Which Basic German Words Are Used in English?

As you learn German, many basic German words, like kindergarten, iceberg, angst, sauerkraut, and Volkswagen, are also used in English. Like other languages, English has many words taken and adopted from other languages.

If you are a native speaker, you already know and understand the words we mentioned, but did you know they came from a foreign language?

How Quickly Can You Learn German?

German is currently rated a category two language, similar to English. For this reason, it is estimated that you can learn the German language in approximately 30 weeks or over 750 classroom hours. To learn German fast, you need to find a motivating factor.

For example, maybe you have a trip planned in the future. Make it your goal to learn the language before you board your plane. When learning, it is important that you also learn all the fundamentals involved with the language.

Don’t steer clear of slang words, funny words, or idioms to keep things interesting and keep you learning. Go all the way and learn everything you can to the more common German phrases.

See Related: Things to Do in Frankfurt

What Is Considered Rude in Germany?

Did you know that Germans are known for their punctuality? Many consider it extremely rude and deem you unreliable if you arrive late. So, if you are running late for an appointment or reservation, make sure you call ahead of time and apologize.

You also want to avoid jaywalking, entering a home, wearing shoes, and walking in the bicycle lanes.

How Many German Words Do You Need to Know to Be Fluent?

Most fluent speakers should have a passive German vocabulary of around 20,000 words and an active German vocabulary of approximately 5,000 words.

To achieve a higher level of fluency in the German language, practice, practice, practice. Spend as much time as you can speaking German phrases and words daily, which is the easiest and most effective way to start learning German.

Many students learning the language will spend around 25 hours a week on practice in class combined with three hours each day of their practice.

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Where in the world is German spoken?

In central and northern Europe, mostly in Germany, Austria, and Switzerland. So, if you plan a trip around Europe, you will want to know at least the basics of German words and phrases.

Absolute beginners might want to consider a course that offers online learning so they can start with the basics and work their way up.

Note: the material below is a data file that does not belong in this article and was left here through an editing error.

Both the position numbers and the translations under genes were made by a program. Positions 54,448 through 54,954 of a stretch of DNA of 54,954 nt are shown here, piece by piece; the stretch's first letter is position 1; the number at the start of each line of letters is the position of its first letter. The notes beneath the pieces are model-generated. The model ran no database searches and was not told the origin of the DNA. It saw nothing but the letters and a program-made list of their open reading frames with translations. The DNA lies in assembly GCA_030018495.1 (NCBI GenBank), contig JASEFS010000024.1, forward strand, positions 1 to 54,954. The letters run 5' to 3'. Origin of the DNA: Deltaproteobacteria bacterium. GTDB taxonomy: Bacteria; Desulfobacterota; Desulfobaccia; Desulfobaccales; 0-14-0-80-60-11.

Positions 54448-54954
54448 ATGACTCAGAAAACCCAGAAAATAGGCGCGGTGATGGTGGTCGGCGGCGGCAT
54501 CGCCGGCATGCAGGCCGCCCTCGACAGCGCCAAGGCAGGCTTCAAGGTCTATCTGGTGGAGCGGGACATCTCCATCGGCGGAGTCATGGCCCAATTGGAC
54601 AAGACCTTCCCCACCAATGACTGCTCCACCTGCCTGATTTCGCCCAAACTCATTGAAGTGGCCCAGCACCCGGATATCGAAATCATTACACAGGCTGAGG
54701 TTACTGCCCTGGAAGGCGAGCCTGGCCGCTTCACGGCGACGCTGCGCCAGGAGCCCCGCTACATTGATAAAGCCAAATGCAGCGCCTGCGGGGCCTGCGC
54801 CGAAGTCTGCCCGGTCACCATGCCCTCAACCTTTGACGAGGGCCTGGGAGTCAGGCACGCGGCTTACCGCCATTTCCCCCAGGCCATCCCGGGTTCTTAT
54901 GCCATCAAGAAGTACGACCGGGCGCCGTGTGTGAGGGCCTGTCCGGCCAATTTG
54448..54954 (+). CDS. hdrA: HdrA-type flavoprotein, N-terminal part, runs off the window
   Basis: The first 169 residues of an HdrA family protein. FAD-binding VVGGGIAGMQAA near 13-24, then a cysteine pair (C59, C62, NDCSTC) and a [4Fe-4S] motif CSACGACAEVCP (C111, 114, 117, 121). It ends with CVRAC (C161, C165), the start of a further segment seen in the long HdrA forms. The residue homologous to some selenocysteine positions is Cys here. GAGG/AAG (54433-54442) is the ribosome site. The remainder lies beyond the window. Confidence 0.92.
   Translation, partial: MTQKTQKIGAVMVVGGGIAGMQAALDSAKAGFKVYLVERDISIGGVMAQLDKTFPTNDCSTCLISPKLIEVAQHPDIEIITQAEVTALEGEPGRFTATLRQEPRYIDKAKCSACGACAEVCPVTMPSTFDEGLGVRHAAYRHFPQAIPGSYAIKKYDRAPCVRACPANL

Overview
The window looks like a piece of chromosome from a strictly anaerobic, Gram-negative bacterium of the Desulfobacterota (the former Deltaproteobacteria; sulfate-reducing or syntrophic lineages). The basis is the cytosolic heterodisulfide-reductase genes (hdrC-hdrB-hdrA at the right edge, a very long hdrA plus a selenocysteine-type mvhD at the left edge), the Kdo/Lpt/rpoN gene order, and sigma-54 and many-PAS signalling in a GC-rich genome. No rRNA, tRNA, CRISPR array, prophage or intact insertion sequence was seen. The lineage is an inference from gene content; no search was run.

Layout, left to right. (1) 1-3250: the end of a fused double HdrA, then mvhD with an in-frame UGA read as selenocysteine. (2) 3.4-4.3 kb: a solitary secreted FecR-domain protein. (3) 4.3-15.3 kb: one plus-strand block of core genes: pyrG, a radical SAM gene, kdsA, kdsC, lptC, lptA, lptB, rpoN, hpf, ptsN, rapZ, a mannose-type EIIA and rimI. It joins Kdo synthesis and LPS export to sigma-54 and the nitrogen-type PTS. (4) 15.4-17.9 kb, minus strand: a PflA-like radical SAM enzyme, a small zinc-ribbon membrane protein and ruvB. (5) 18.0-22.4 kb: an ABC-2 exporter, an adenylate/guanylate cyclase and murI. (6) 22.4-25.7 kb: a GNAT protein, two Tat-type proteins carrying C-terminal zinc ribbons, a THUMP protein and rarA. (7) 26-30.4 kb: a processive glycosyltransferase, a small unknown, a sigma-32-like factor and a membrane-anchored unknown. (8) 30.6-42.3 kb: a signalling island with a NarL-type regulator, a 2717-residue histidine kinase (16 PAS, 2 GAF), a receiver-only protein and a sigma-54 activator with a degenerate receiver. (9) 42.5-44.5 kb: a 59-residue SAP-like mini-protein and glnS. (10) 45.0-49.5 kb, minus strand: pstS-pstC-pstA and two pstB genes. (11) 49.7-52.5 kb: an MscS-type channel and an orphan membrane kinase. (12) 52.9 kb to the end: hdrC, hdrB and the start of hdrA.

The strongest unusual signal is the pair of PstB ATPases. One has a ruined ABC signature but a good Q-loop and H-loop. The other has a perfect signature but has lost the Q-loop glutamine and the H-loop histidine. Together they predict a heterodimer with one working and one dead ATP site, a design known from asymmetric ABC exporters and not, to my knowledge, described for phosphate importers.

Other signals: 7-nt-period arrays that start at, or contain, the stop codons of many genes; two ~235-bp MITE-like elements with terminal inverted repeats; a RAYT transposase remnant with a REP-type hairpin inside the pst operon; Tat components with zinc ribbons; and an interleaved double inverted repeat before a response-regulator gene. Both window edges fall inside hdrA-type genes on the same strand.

See Related: Top German Food Dishes to Try

Abschließend (In Closing)

Learning useful German phrases and words before visiting the country can help ensure a smoother and more enjoyable trip.

You won’t find yourself clutching your German phrasebook, and you can respond much faster than if you had to flip through phrases. You won’t look like a tourist and can meet many friendly people along the way.

As you can see, you can learn the German language in many different ways. What’s important is finding a method that works best for you.

FAQ

What are popular German phrases?

There are many popular German phrases, but some of the most common ones include: Good morning = Guten Morgen, Hello = Hallo, Good Day = Guten Tag, Ich heiße… = I’m…, and Thank You = Danke.

What is the most beautiful German word?

The most beautiful German word is Gemütlichkeit, which means comfort. It generally translates to comfort but is coined as a distinctive feeling that encompasses the feelings of home, family, and community rather than just physical comforts.

What are some fun German words?

Some fun German words are Schweinhund, which means pigdog; Torschlusspanik, which means gate closing panic, and Lebenszeit, which means life tired. These words are all translated to English quite literally, so they can be a lot of fun when speaking German. Additionally, there are several other humorous words in the German language that can make for a more enjoyable experience when speaking or learning the language.

How can I learn German quickly?

Learn German easily by doing this! Find the right motivational reason for it start learning the German basics, and keep it interesting with fun words or jokes. Practice daily, but do so in practical real life and try to speak German as much as possible.

Download this German travel phrases cheat sheet: Easy German Travel Phrase Guide [Infographic]

German Phrases (Infographic)